Things get really twisted up and permanently affixed in Christian thought by the late 11th century…around the time of the first crusades. A highly educated monk named Anselm is named the second Archbishop of Canterbury by Willian the Second. He was not named archbishop by the Pope. He is a royal appointee…named archbishop by the king…and as a royal appointee, he was both a religious leader and a member of the king’s court. Anselm was both the archbishop and a Norman Lord or Nobleman.
Being true to his scholarly faith, Anselm was a thinking and writer…and through his writings attempted to explain Christianity in a reasonable way. Now, Anselm has inherited a good bit of developed Christian thought to work with. By this time, Jesus is generally thought to be the incarnated God…more divine than human. Also by this time, the general thinking is that we are a very sinful creatures…created by God, but separate from God. So, God in Jesus cannot possibly lower Godself to be really human. Jesus has to be mostly divine. As Anslem develops his thoughts, he works with what is in Christian culture, rather than what is in scripture. He also models God after a Norman Lord.
So his theology of the cross goes something like this…God is offended by human sin…and there is nothing God can do to adequately punish human beings that could create adequate satisfaction for an insulted divinity. Anselm recognizes and affirms that what is needed is someone who is both human and divine to step in to represent the human race while also being divine enough to be acceptable to God.
How very handy. We have Jesus on the cross. But then, to the ancient and valid theme of sacrifice, Anslem adds the novel and utterly invalid theme of substitution…something that is not there in anthropological or biblical tradition. Remember, sacrifice is gift, not substitute, not torture, not suffering.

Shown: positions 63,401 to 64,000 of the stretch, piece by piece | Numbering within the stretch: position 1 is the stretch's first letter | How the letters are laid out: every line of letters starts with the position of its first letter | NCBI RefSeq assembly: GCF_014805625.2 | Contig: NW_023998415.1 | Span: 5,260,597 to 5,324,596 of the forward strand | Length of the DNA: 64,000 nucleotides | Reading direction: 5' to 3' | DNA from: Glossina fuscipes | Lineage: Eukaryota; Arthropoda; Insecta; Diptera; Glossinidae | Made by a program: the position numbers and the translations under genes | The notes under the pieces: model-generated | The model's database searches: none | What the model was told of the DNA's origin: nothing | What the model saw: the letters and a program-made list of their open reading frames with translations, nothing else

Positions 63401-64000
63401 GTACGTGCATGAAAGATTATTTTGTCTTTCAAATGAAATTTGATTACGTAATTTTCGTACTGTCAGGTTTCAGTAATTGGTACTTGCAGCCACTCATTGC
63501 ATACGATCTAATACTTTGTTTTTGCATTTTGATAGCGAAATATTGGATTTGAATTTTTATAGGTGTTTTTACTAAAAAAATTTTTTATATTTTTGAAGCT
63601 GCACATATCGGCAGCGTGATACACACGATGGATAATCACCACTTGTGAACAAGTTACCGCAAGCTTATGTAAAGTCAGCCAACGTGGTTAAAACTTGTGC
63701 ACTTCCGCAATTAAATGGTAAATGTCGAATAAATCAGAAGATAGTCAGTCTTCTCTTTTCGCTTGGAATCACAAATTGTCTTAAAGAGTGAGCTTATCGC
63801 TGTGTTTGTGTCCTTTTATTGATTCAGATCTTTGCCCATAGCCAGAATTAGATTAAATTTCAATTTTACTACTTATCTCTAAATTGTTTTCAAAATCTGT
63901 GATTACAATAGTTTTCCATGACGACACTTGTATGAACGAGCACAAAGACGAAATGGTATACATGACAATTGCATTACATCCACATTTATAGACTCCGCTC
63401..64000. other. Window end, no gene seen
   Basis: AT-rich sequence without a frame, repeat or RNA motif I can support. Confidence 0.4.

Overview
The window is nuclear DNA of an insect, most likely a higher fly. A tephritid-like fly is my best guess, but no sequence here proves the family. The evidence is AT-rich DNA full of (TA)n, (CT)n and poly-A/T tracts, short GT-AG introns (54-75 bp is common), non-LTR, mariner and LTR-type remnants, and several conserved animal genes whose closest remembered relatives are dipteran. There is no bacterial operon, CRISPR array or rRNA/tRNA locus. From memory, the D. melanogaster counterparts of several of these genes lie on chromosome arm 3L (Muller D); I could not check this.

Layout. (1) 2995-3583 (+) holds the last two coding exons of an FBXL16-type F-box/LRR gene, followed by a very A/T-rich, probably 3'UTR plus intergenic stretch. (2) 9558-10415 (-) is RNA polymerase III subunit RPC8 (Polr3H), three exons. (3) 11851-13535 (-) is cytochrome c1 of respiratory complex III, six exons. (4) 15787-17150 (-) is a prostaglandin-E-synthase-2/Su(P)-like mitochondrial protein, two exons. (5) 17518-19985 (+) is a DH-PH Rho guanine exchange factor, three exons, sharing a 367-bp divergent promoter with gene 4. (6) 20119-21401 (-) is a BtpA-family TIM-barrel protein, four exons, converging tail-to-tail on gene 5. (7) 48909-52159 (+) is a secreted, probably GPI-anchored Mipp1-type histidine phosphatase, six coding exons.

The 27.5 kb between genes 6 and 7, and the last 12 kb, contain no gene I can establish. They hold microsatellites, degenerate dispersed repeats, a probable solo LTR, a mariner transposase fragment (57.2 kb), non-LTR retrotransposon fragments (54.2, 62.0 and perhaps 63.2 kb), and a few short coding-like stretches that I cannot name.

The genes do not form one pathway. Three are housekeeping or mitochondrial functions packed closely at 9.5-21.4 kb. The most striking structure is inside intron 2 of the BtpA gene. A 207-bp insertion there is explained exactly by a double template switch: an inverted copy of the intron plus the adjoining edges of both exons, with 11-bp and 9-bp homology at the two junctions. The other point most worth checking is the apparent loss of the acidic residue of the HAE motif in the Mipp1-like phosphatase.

So now, the theology of the cross goes something like this…God has been offended by human evil. God must demand satisfaction, atonement, punishment. Humans cannot adequately atone for a divine offense. Therefore, a God-Man is needed to substitute for our pathetic inadequacy.
And out of that you get Jesus died on the cross for my sins. Why? To satisfy God’s need. God’s need. After Anselm, God is the persecutor in the drama that has Jesus tortured and suffering on the cross…not the Romans. According to Anselm, it was all to satisfy God’s need.
That is really bad theology…but it took root, I believe, because it was an effective theology to control the Christian populace. It sets up a framework that reinforces guilt and shame and deep twisted gratitude to Jesus for paying a debt to God through his blood on the cross. It is bad theology that is the result of a really fine scholar and person, Anslem, using the common understanding and models from his culture to create a theological framework to explain the cross.